Think about if there were no choices of ice cream flavors and you only had vanilla but you could adjust the quantity of consumption. In theory, at some point you would reach a zero marginal rate of utility of any additional scoops. But does that mean you would consciously feel less utility if you had that max Q – 1? Do all levels of consumption Q leading up to that Max Q necessarily make you feel *less* fulfilled than if you had more?

    What I’m getting at is, for the discussion of consumption and choice, I would argue that there are ranges / combinations of choices that will make you generally happier than if you were not able to make those choices. How we could ever truly measure the amount of utility we *feel* at different levels of consumption looks good in econ textbooks but is not always practical / realistic at the mirco, individual level. If you are the kind of person that is always looking for THE BEST choice at any given moment, you’re unlikely to ever be satisfied (read:content) with any of your choices.

    • So, maybe not too dangerously, I would still say that even within what most people consider “right” for religion there are a multitude of choices that would also be considered “right,” for instance: Which congregation will I be a part of?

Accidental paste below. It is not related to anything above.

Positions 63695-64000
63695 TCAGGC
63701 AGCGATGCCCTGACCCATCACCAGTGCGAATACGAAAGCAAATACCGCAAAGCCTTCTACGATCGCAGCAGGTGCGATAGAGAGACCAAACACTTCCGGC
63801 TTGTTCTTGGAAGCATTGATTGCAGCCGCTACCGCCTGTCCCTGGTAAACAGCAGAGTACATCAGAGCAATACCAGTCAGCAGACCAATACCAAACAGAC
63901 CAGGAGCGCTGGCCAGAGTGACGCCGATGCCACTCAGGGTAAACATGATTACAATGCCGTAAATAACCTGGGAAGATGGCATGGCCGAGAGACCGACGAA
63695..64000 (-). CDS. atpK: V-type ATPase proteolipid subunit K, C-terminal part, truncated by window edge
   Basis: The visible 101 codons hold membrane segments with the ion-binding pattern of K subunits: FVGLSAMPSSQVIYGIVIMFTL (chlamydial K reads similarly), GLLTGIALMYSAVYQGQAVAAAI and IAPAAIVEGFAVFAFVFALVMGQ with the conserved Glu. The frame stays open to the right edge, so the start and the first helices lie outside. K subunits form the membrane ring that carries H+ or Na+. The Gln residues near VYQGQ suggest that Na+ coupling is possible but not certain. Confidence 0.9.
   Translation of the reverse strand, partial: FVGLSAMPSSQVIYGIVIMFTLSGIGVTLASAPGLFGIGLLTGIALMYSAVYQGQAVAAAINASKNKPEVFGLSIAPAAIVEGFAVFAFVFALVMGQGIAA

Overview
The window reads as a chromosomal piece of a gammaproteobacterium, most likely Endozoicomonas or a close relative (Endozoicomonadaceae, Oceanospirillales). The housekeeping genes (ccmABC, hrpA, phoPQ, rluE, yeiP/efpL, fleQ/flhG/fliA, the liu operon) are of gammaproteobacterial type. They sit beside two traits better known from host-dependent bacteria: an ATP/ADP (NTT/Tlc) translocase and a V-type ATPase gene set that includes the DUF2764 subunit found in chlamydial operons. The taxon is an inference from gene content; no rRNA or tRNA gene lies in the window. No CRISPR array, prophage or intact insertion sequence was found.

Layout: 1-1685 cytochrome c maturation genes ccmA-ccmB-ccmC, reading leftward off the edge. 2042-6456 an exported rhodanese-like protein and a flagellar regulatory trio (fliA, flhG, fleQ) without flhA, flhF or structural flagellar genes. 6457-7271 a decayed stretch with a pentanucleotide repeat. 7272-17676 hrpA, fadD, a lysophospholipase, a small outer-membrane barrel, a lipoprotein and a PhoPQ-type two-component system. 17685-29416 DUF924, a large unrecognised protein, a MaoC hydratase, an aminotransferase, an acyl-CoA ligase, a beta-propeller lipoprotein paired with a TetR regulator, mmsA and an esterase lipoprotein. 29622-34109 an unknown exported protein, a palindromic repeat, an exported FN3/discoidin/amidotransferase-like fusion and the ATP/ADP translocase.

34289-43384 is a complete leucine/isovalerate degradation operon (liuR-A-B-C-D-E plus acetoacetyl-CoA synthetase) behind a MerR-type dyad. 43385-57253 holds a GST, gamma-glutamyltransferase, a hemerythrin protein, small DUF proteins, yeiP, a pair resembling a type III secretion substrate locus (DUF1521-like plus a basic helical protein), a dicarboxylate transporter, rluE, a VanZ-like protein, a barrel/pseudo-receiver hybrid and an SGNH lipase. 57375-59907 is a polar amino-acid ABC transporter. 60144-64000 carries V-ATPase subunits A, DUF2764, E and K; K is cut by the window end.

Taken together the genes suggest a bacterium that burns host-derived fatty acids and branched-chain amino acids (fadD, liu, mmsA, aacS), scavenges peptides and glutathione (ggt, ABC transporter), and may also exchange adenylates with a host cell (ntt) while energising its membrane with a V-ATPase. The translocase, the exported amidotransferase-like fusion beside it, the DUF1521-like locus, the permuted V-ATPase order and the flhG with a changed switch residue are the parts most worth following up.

On the other hand, I completely agree about the difference between Ice Cream and Religion. Good point.

      I’m not really a big fan of utility value theories when applied to human emotions. Any kind of measurement would require a universal constant unit of measurement, which there just isn’t–like you said about looking good on paper vs. actual application.

      One idea jumps out from Mark’s and your responses: principles. Without knowing what “optimal” is for yourself, no decision can be made that proves an improvement upon a current condition (which is why all choices are made).

      If we refuse to determine what our principles are, then we refuse the ability to make rational choices.

  4. Totally agree on the point of principles. I would say more broadly, the “why” we do anything in life will make everything else fall into place. As the Merovingian would say, without the ‘why’, you come and go without power. You go because you have been sent. We need to understand why we make the choices we make and contentment / satisfaction will follow.

Whaddya Think?

Fill in your details below or click an icon to log in:

WordPress.com Logo

You are commenting using your WordPress.com account. Log Out /  Change )

Google photo

You are commenting using your Google account. Log Out /  Change )

Twitter picture

You are commenting using your Twitter account. Log Out /  Change )

Facebook photo

You are commenting using your Facebook account. Log Out /  Change )

Connecting to %s